DETROIT, Mich. — With less than two weeks to the presidential election, a conversation with Latinos in the "battleground" state of Michigan finds many reeling from what has been a bitter and no-holds-barred campaign.
Michigan resident Margarita Bauzá is a native of Puerto Rico who came to the state for college and stayed for work. She says she is “most definitely voting” on Election Day, but adds that the level of negativity is so nerve-wracking that she prefers not to say which candidate she’ll pick on November 8.
“Election season is always a difficult time, especially for its impact on important relationships where families and friends have different points of view," said Bauzá. "This election has been particularly disruptive in that regard. I've been coping by hitting the yoga mat as often as possible,” she said.
The political vitriol is so bad this year that an American Psychological Association survey found that more than half say this campaign has been “a very or somewhat significant source of stress.” That is particularly true for Latinos in battleground states like Michigan as they watch the constant barrage of ads and campaigning.
More than 230,000 Michigan Hispanics are eligible to vote this year, representing nearly half of the state’s Latino residents. Latinos are 5 percent of Michigan’s population and 3 percent of the electorate but their numbers are expected to at least double by 2040. That number of Hispanic voters, say groups involved in voter registration efforts this year, will likely be larger once the final tally is calculated after the election.
Hispanics are not just recent arrivals; many may not know that Michigan had a significant Mexican-American population that shrank after the state took measures during the Depression to support the return of workers to Mexico.
Democratic candidate Hillary Clinton continues to enjoy widespread support among Latino voters nationwide. The latest Latino Decisions/Telemundo tracking poll shows Latinos backing Clinton 66 percent compared to just 15 percent for her GOP rival Donald Trump. Of the 11 states – including Michigan -- likely to determine the winner on November 8, President Obama swept them all in 2008 and all except one in 2012. Latino voters in Michigan believe that not only will Clinton likely repeat those wins, but the margin will be larger because of one factor: Donald Trump.
“Our choices in this election are so stark, and the vitriol and threats and fear-mongering and such coming from Donald Trump truly are scary,” said Cynthia Orosco, a resident of suburban Detroit who works in the advertising field. “I also think it's scary, as the mother of a young daughter, that his candidacy has given such a broad forum to people who share discriminatory, sexist, and racist points of view — we're all entitled to our opinions, but perpetuating hate serves no purpose,” she said.
That “ugliness” that Orosco mentions is a recurring theme among Latino voters in the Great Lake State.
Cynthia’s mother, Juanita Orosco, also a Clinton supporter, is a 65-year-old retired autoworker who has been voting for decades, but says this election is unique – and not in a positive way. “This is the worst and ugliest election I have seen in my life.”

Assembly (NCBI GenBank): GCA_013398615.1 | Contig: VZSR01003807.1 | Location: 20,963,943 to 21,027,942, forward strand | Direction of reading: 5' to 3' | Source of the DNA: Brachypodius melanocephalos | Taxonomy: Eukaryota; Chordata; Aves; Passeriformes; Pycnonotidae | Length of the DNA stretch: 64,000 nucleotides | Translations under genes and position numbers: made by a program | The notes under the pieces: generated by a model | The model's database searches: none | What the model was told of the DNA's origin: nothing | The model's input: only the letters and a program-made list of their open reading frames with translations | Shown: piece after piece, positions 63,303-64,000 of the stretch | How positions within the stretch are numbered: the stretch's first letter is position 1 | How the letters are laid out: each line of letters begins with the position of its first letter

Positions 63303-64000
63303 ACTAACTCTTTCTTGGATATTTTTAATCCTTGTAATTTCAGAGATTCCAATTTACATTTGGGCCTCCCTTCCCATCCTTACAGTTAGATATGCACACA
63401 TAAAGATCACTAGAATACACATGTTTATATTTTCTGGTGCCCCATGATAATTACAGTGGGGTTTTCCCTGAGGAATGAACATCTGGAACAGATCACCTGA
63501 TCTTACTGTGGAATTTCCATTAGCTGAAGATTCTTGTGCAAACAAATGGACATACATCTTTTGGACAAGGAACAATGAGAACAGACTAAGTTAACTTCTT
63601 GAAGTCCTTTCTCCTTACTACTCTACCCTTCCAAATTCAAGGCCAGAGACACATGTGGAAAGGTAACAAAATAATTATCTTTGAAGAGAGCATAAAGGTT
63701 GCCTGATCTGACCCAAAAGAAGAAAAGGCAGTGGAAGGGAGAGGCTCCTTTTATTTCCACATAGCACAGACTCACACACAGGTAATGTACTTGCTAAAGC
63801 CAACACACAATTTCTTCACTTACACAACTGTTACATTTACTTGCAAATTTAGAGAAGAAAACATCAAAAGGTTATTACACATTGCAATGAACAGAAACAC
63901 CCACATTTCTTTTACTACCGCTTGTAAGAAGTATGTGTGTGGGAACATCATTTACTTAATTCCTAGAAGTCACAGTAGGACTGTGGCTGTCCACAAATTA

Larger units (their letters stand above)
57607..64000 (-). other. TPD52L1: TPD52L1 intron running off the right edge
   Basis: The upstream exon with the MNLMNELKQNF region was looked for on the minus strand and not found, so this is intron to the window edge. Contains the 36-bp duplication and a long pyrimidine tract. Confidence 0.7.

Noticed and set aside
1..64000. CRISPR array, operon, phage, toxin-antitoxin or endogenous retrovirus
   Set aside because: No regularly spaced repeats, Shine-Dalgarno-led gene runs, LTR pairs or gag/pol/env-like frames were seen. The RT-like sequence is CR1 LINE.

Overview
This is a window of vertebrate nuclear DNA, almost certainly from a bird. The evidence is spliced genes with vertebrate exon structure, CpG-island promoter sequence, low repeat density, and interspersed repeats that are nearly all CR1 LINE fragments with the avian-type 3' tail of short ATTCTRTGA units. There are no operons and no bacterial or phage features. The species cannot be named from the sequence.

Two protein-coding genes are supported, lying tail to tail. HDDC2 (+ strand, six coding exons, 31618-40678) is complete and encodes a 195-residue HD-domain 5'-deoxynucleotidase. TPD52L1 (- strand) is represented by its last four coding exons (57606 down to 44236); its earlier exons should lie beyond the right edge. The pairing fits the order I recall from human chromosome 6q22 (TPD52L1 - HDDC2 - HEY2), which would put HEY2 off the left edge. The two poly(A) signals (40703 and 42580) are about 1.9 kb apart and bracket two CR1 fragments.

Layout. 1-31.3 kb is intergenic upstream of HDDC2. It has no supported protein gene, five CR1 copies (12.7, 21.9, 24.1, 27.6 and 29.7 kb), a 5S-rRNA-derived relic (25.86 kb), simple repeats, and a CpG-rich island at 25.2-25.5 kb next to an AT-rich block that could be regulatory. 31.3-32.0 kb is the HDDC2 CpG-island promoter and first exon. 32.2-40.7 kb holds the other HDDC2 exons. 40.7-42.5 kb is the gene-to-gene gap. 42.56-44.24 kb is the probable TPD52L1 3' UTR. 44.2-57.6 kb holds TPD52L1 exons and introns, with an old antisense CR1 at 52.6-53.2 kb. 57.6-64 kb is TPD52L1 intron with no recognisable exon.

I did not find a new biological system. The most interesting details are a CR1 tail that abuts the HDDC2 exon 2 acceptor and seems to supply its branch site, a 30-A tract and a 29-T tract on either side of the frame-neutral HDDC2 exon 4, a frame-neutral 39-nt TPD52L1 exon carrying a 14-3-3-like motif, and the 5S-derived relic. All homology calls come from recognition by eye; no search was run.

Many of Michigan’s more than 230,000 Latino voters mirror the rest of the country’s Hispanic voters in backing Clinton, but also express a level of dissatisfaction overall – just like voters in other states, according to the polls.
That’s true even among some Trump supporters, says Miguel, who asked to be identified only by his first name because he is afraid of backlash.
“I just don’t want to hear about how terrible Trump is. I have a lot of family and friends who are Democrats and I know they would be mad if they knew I was voting for Trump, and I don’t want to be attacked for it,” says Miguel, an office worker. “I’ve even voted for Democrats before, but I can’t this time around. I’m real uncomfortable with Hillary."
Miguel described Clinton as a "typical career politician" and said Trump is a businessman; he'll know what to do. Miguel said he's seen a lot of people struggling financially.
"And yeah, we have to do something about illegal immigration and our borders. People forget Detroit is right on the border too —it scares me to think what kind of bad people might be coming in through here because no one is paying attention and just looking at the border with Mexico,” said Miguel. He's a native of Michigan born to Mexican-American parents who left the Southwest to work in the state's automotive industry back in the 1960s.
First-time voter Justin Maldonado, a community college freshman who turned 18 over the summer, said he feels slightly jealous of those who voted for the first time in previous elections.
“I wish I had been able to vote when President Obama first ran. Everyone was so excited back then and it was such a big deal. You felt this real electricity in the air. Now, not so much,” said Maldonado, who adds he’s not enthusiastic about any candidate this year.
Millennials like Maldonado —those between the ages of 18 and 32 — make up more than four-in-ten of Michigan's Latinos.
“Trump has said some terrible things, but Hillary is not someone I’m real happy about either. I’m going to vote, for sure I’m not staying home, my family says it’s real important that we all vote, but I’m still up in the air as to who (I’m picking). I’m really going to think about this and also focus on the other races on the ballot,” he said.
In the meantime, Bauzá is hitting her yoga mat frequently as she counts down to Election Day.
“I am pretty much all about letting go right now. You can control your vote, but not the way other people vote.”